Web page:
Watch out China and Canada, “Made in America” has an attractive ring to it these days.
Four years after the height of the financial crisis, marked by a drastic drop in salaries, the United States is again finding favor among manufacturers.
Out on the campaign trail ahead of the November 6 elections, President Barack Obama has picked up on the point to convince voters that the US economy is back on track.
“After years of undercutting the competition, now it’s getting more expensive to do business in places like China,” he said in May, adding that both wages and shipping costs were up in the single-party state known for attracting foreign firms that often subsequently cut jobs back home.
“American workers are getting more and more efficient. Companies located here are becoming more and more competitive. So for a lot of businesses, it’s now starting to make sense to bring jobs back home.”
According to a Boston Consulting Group survey and referenced by Obama, 48 percent of executives at companies with $10 billion or more in revenues said they plan to bring back production to the United States from China — or are considering it.
Officials at 106 firms from a range of industries responded to the poll, released in April.
“Companies are realizing that the economics of manufacturing are swinging in favor of the US, for goods to be sold both at home and to major export markets,” said Harold Sirkin, a BCG senior partner. “This trend is likely to accelerate starting around 2015.”
With weeks to go before balloting begins, both the president and his Republican rival Mitt Romney have taken aim at China, with Obama seeking World Trade Organization action against Chinese auto subsidies.
Romney has vowed a much tougher line on China if he wins, including declaring that China is manipulating its currency to make its exports artificially cheaper.
Obama has renewed his charge that Romney, as a multimillionaire businessman at his private equity firm Bain Capital, was an early pioneer in advising American corporations to outsource blue collar jobs to low wage economies overseas.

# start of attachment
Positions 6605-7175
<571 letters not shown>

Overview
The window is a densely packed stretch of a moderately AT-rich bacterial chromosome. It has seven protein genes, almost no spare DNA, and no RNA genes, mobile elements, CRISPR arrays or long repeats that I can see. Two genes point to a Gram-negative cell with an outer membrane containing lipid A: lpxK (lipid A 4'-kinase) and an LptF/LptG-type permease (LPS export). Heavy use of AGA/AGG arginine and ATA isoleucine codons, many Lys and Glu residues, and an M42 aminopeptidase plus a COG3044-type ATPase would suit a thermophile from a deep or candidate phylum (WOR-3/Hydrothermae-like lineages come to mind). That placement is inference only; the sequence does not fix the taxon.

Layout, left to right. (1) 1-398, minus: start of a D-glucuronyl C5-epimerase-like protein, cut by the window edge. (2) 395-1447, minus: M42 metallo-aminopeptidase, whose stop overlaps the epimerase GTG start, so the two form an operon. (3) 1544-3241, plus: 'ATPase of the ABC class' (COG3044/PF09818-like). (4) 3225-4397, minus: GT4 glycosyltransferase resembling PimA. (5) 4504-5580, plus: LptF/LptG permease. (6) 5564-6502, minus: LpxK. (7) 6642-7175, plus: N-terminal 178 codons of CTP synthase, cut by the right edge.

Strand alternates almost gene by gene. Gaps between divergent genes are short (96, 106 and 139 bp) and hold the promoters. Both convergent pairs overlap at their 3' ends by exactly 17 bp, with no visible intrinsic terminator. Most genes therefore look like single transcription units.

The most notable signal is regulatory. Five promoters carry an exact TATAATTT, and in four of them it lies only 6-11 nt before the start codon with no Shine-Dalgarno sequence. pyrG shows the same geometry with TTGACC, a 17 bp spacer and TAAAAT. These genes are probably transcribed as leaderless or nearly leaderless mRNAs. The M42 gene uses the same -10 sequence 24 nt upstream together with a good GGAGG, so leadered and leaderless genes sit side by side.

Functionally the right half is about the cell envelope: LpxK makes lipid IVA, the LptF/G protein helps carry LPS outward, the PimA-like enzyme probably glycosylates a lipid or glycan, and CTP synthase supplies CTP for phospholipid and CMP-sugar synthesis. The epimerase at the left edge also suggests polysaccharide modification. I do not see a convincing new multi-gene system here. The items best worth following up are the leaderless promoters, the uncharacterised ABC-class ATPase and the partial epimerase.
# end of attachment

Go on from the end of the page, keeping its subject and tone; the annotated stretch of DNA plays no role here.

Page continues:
Politics aside, the tendency to relocate is a multi-year process centered on growth prospects in the United States and “a lot of manufacturers have made a strong point of being closer to their customers,” said Adam Fleck, an economist at Morningstar.
And not to be forgotten is the prospect of cheap and abundant energy thanks to a shale gas boom in the United States.
Among those who have made the move are construction equipment maker Terex and Agco, a manufacturer of agricultural machines, according to Fleck.
Even giants such as General Electric and Caterpillar, while they may not have reduced their production in China, are more likely now than a few years ago to expand their operations stateside.
“Since 2009, GE has announced plans to create more than 15,500 American jobs and is building 15 new factories in the US,” said company spokesman Sebastien Duchamp.
He noted that the firm had added 10,000 jobs last year alone.
The high yen and the risks posed by great geographic distances at the heart of the production chain — highlighted by disruptions caused by the 2011 earthquake in Japan — have also led US and Japanese carmakers to boost their production on the other side of the Pacific.
Caterpillar has “reduced production capacity in Japan to relocate it in Texas” in particular, Fleck said.
Salary cuts in a number of sectors aimed at preserving jobs, especially in the car industry, have also prompted large American businesses to repatriate production from Canada to south of the border.
It remains to be seen how this apparent new trend will play out in the long run.
Some, such as French economist Evariste Lefeuvre, are taking a somewhat sarcastic stance for now.
“Will America become a low-cost nation?” he asked in an upcoming book, an advance copy of which was obtained by AFP.